Utopia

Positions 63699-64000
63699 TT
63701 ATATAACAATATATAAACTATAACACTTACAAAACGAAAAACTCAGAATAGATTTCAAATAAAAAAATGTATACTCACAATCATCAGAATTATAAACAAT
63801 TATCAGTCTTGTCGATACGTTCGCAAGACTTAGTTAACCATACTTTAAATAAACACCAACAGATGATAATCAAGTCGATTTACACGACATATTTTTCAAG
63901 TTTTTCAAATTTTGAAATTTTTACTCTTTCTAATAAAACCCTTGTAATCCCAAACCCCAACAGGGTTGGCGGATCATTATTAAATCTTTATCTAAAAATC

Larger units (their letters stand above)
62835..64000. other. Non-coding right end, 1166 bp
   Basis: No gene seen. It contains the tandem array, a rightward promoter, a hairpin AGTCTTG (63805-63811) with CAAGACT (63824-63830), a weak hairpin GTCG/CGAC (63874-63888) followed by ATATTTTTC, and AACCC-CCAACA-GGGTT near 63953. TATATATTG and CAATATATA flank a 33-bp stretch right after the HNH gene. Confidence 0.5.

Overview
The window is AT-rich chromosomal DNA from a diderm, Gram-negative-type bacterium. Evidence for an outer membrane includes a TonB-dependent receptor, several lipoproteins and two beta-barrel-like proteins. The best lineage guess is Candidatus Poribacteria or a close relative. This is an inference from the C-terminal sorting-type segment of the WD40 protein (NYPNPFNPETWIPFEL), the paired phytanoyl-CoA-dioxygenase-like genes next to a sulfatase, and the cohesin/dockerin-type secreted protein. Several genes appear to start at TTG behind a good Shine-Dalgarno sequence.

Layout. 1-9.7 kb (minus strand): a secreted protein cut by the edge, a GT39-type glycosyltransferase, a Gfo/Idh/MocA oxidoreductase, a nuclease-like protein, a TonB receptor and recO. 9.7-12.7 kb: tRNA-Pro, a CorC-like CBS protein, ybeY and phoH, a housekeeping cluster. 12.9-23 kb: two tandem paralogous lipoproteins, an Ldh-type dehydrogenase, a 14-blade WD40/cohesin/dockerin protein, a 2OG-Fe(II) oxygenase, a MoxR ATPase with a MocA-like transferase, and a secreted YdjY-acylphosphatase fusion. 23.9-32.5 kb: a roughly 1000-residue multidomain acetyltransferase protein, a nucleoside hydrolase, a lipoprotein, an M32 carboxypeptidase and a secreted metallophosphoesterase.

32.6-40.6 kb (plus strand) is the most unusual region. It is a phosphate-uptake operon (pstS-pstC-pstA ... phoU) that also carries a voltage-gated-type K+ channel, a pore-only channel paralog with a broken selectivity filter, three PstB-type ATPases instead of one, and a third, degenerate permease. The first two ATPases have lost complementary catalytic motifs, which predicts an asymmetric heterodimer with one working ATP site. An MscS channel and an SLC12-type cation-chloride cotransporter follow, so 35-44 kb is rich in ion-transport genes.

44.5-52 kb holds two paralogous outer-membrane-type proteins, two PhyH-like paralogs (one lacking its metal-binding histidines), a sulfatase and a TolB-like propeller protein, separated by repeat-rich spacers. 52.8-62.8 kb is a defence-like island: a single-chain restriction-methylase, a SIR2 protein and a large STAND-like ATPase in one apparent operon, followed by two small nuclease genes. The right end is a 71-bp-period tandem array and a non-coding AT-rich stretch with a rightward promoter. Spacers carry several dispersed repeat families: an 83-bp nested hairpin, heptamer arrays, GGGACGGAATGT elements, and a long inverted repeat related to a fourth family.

on killing those that fly before them. Nor do they ever let their men so loose in the pursuit of their enemies as not to retain an entire body still in order; so that if they have been forced to engage the last of their battalions before they could gain the day, they will rather let their enemies all escape than pursue them when their own army is in disorder; remembering well what has often fallen out to themselves, that when the main body of their army has been quite defeated and broken, when their enemies, imagining the victory obtained, have let themselves loose into an irregular pursuit, a few of them that lay for a reserve, waiting a fit opportunity, have fallen on them in their chase, and when straggling in disorder, and apprehensive of no danger, but counting the day their own, have turned the whole action, and, wresting out of their hands a victory that seemed certain and undoubted, while the vanquished have suddenly become victorious.

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